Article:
At this time, drill a pilot hole on the top of the jaw for a screw (8g x 20mm) to be placed between the bar mortise and the pin hole at the end of the kerf line. This screw reinforces the jaw to prevent breakage when the lower jaw arm is flexed.

Create a recess slot for the cam


The cam sits in a slot on the bottom of the lower jaw. A dado blade is ideal or multiple passes with a rip blade will suffice. Set the blade height to 25mm. Allow the cut to penetrate 75mm into the jaw, leaving a straight slot with a rounded end that will accommodate rotation of the cam. The opening on my tablesaw is not wide enough for the dado blade so I mounted one in my shaper. The cut is the same, but it is just done horizontally rather than vertically as it would be on the tablesaw. A machined slot is shown above.

Cut the kerf strip


On the lower jaw, use the bandsaw to cut the kerf strip into the pin hole. This is a critical cut. If the flexible arm at the top of the jaw is too thin then the jaw arm risks breakage. If it is too thick then the arm may not be flexible enough and may split. Different timbers may require different settings. In this example, the maximum thickness of the jaw arm (at the scalloped recess) was 5mm. Add the screw to strengthen the jaw.


Create the cams

Numerous methods could be used to create the cams. For my bulk production run I created a cam-shaped blank from a 110 x 200 x 30mm block. Orient the grain parallel to the 110mm edge (fig.2). Pass a 15mm radius rounding-over router bit over both sides of one end to create the round top end of the cam. Pass a smaller 6mm beading bit over one corner of the opposite end.


To complete the cam shape, use an angled blade on the tablesaw to cut one side tangent to the top and bottom curves. Then, rip individual cams to thickness from the blank on the circular saw. Retract the saw fence behind the blade’s leading edge or attach a spacer block to the fence to ensure ripped cams do not get trapped between the blade and the fence (see above).


Check the fit of the cam into the jaw slot.


Drill a 4mm hole in each cam, offset as shown in fig.3 and fig.4. Too much offset and the cam will deliver excessive clamping force and will be difficult to use. Too little offset and no pressure will be delivered to the lower jaw arm.

Drill a 4mm hole in the lower jaw for the cam. Consider two factors when locating this hole. First, have the hole far enough back from the clamp end so the cam will not protrude from the jaw’s end. This permits clamps to sit end- to-end across from each other without interference from the cam. Secondly, position the hole in the jaw such that the cam will move the jaw arm when the cam is turned, but leave the jaw arm relaxed when the cam is neutral. Use a steel spring pin to secure the cam into the lower jaw.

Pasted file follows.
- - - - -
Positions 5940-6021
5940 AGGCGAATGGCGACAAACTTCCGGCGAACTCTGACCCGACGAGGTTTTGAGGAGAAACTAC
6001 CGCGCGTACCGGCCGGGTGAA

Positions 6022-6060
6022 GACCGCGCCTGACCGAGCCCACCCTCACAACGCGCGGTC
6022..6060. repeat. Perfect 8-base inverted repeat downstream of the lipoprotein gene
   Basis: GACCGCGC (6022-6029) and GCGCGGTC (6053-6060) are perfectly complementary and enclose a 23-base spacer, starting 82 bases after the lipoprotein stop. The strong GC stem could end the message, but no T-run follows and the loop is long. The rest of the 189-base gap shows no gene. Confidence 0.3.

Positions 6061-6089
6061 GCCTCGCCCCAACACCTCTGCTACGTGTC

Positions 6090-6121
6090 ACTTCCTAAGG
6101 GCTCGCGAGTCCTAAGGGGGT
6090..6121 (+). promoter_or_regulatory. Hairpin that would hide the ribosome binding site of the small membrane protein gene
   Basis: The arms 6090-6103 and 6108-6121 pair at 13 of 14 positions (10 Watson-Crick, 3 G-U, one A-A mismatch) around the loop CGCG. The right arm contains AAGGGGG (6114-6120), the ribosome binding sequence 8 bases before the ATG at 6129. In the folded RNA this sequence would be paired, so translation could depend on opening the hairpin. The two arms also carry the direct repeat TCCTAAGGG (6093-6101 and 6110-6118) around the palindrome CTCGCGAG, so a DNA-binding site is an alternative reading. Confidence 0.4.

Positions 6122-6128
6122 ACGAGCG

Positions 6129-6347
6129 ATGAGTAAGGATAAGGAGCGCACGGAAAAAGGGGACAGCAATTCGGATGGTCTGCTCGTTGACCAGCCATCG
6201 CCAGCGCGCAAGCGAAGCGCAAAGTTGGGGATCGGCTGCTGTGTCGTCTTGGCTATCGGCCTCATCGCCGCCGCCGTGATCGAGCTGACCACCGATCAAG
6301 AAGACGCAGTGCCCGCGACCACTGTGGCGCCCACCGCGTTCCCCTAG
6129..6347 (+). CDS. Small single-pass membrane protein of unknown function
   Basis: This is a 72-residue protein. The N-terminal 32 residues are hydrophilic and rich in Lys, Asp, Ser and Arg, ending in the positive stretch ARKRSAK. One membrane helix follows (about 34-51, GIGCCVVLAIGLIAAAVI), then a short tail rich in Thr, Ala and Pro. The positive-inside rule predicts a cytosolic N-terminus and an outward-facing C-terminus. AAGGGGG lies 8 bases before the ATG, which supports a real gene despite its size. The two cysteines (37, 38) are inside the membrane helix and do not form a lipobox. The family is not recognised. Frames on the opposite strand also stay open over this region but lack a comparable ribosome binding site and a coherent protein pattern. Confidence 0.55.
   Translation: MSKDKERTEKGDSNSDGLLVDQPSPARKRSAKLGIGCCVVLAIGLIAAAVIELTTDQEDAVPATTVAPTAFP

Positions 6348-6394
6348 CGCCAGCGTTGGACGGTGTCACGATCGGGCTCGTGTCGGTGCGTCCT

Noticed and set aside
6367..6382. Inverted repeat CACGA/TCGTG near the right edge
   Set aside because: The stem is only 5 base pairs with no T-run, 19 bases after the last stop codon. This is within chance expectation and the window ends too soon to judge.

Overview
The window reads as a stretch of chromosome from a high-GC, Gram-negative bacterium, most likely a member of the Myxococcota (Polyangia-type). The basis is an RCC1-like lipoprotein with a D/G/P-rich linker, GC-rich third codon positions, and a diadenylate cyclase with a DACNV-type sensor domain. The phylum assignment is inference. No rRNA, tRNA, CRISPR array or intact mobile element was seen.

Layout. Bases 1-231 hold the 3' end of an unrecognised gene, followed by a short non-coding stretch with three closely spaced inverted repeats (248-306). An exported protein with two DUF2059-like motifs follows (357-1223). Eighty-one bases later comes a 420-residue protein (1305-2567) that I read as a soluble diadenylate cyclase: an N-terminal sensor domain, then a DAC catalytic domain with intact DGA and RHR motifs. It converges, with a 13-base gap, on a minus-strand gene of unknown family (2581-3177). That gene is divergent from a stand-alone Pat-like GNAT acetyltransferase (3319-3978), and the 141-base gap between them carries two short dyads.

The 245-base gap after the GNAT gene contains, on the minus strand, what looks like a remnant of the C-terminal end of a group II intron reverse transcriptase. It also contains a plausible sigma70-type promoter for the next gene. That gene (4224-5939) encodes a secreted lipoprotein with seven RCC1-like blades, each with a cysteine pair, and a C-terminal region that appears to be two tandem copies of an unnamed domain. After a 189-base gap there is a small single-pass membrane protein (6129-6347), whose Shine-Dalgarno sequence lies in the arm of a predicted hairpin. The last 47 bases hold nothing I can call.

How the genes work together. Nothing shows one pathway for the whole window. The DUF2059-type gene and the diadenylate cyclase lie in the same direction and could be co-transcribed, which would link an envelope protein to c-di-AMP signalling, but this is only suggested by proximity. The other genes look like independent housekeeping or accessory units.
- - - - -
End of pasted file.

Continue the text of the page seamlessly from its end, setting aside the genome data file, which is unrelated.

Install the jaws on the steel bar

The mortise in the top jaw was purposefully made tight. Apply a little wax or soap to one end of the steel bar and use a hammer to drive it fully into the upper jaw. Drill two 4mm holes through the upper jaw and the bar as shown. Drive in steel spring pins to fasten this joint.

The mortise on the lower jaw allows movement of the jaw along the bar. Two steel spring pins drilled through the lower jaw just outside the bar hold the lower jaw perpendicular to the bar when the clamp is relaxed and hold the jaw secure to the bar when it is under clamping pressure.

Secure the lower jaw to the bar with a round head rivet at the base of the steel bar. A layer of 2mm thick cork or leather glued to the clamping surface on each jaw is a nice final touch to ensure the clamps do not mar a surface when in use.

Using jigs to hasten the method described here, I have made over 200 of these valuable clamps. While the old adage about never having enough clamps may be true, I’m not saying you should rush out and make as many as I did. Try four to six — my guess is that you too will become a convert to these helpful tools in your workshop.

First published in Australian Wood Review, issue 85, 2014.

Joel Dubbeld designs and makes furniture and cabinetry in Townsville, Qld trading as Studio Dubbeld. He also teaches woodwork and luthiery. Learn more at